When I was a young teenager, I used to start and tweek the HTML of Invisionfree forums. I loved books, and living on a lonely farm in the middle of nowhere, used to chat to people on a huge online forum instead. I soon realised there were also lots of smaller communities of groups who had created their own forums and before I knew it, I was creating, publicising, customising and managing my own with a group of international friends. I loved this community and the creativity, and was always pestering my mum for more internet time (back then, it was 1.5p per minute through the phone line in the evening!). This world was a home to me in those early teen years.

Despite this hobby, STEM subjects didn’t come easily to me at school. My engineer maths-genius father was disappointed at my choices at GCSE – ICT and languages, not Design Technology. This was a blow to me, and his knowledge of technology wasn’t sufficient for me to explain to him that I did actually enjoy making and creating things just like he did. Further disappointment came after a year of classes, when I left the last Further Maths class of year 12 in tears with an exam that was graded 30% and the written recommendation that I move down to Standard Maths.

My Further Maths class was a male-dominated class, and the (always incredibly) enthusiastic help I asked for from my male peers was often overwhelming. I’ve found that men and women often communicate differently, and my low confidence meant I often felt bad interrupting the well-intentioned but overwhelmingly long explanations from men to speak up and ask the small questions I really needed to ask. I quickly got left behind and felt like an outsider because of this.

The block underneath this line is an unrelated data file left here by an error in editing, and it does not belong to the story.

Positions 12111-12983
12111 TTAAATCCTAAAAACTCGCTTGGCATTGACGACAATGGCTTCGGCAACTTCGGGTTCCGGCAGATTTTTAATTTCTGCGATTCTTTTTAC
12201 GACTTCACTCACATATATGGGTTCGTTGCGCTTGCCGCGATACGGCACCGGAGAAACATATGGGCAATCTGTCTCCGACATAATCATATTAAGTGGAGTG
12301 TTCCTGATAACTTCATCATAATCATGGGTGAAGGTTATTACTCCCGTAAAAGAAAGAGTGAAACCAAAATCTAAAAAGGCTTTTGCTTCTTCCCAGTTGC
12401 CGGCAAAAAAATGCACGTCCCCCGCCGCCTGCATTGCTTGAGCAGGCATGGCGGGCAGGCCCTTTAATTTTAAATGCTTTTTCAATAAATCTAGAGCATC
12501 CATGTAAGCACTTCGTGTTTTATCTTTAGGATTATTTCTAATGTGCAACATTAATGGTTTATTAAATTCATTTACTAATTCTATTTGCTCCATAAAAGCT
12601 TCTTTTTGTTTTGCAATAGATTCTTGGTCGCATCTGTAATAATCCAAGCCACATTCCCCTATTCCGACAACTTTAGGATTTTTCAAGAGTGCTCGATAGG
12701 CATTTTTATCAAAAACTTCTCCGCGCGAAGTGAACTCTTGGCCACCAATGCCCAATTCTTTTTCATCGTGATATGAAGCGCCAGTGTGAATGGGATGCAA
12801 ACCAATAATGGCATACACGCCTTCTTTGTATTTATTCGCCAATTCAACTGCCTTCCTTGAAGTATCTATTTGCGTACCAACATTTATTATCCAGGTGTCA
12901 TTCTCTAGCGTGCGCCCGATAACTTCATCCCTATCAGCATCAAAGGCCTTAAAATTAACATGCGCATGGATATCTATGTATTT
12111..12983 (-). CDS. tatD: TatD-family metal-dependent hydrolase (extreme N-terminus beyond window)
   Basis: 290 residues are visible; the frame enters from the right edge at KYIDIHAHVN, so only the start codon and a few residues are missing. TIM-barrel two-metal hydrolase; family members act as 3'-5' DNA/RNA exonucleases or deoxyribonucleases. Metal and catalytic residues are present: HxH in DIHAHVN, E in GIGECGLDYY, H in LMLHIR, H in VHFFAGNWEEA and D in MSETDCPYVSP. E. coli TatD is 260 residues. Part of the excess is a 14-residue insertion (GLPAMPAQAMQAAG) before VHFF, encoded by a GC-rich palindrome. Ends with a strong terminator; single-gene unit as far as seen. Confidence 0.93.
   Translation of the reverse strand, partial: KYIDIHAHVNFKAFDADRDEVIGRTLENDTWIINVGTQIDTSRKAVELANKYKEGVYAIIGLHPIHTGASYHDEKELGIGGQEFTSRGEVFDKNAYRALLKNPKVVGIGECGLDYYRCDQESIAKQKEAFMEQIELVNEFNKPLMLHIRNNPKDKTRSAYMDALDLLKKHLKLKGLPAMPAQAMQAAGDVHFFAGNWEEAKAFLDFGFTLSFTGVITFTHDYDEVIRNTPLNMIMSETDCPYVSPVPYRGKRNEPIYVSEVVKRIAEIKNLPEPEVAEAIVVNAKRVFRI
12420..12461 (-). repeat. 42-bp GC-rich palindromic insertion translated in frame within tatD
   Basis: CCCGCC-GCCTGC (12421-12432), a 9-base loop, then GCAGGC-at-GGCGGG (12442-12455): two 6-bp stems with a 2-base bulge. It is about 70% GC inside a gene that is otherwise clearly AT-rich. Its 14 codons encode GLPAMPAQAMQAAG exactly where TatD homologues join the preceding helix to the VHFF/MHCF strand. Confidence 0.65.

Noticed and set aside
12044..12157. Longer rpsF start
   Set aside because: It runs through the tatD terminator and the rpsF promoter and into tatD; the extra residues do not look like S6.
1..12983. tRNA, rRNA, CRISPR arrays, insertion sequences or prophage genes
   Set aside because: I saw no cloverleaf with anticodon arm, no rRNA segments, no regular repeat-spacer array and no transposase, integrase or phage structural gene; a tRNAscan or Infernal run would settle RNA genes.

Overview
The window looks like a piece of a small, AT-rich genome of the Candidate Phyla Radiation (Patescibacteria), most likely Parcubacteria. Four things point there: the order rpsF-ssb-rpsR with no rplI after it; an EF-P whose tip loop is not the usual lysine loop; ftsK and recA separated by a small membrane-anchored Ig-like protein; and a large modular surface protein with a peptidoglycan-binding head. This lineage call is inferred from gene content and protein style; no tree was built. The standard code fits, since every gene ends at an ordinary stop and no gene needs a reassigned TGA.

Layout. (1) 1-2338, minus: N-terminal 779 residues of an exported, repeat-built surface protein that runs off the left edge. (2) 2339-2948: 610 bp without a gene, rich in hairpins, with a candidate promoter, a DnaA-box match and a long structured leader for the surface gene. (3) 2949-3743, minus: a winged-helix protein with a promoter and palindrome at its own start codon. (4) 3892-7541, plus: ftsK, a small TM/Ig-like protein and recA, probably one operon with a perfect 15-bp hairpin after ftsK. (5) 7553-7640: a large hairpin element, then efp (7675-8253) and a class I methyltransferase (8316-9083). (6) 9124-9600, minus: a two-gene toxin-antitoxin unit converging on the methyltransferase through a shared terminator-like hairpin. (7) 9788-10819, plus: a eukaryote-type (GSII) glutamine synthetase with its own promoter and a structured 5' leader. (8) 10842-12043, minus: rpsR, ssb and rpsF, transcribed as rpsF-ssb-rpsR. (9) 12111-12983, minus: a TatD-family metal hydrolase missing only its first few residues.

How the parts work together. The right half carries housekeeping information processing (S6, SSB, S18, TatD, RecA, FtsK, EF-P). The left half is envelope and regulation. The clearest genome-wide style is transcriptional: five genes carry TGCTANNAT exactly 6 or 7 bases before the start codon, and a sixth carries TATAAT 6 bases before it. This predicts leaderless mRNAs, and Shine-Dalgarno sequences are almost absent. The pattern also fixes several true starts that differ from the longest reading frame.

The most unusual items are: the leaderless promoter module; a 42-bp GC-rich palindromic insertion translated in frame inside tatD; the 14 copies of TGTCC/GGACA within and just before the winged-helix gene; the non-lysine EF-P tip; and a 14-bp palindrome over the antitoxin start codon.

The failure hit me hard. In hindsight, the qualities that I had used in the forums – Googling bits of code, troubleshooting things myself and with the help of peers – would have translated to Maths, but I’d lacked the confidence to do so. Over the same years, personal issues hit me hard and some home issues meant I had limited internet access, so my online communities all died as we all drifted apart. I drifted away from STEM and away from coding.

After the Further Maths failure,  my university options for studying Physics were limited – Russell group universities were only an option if I went down the English and German route. In a year 13 assembly, the headmistress announced to us all that University ranking, not subject, mattered the most, and so a bit spooked, I applied for and got accepted onto English and German Literature at Warwick University. I spent four years on the whole enjoying my degree but wishing I was doing Physics instead.

Five years on, by a twist of fate, I noticed the Code First: Girls internship advert in the Warwick Graduate Internship scheme and successfully applied. I’m now back to coding after having done one of our own HTML/CSS courses and co-organising the same coding courses for women all over the UK. Beyond HTML/CSS, the course taught me that it’s okay to ask questions, to not know or understand everything and to use Google. I’m once again in a motivating, friendly, coding community.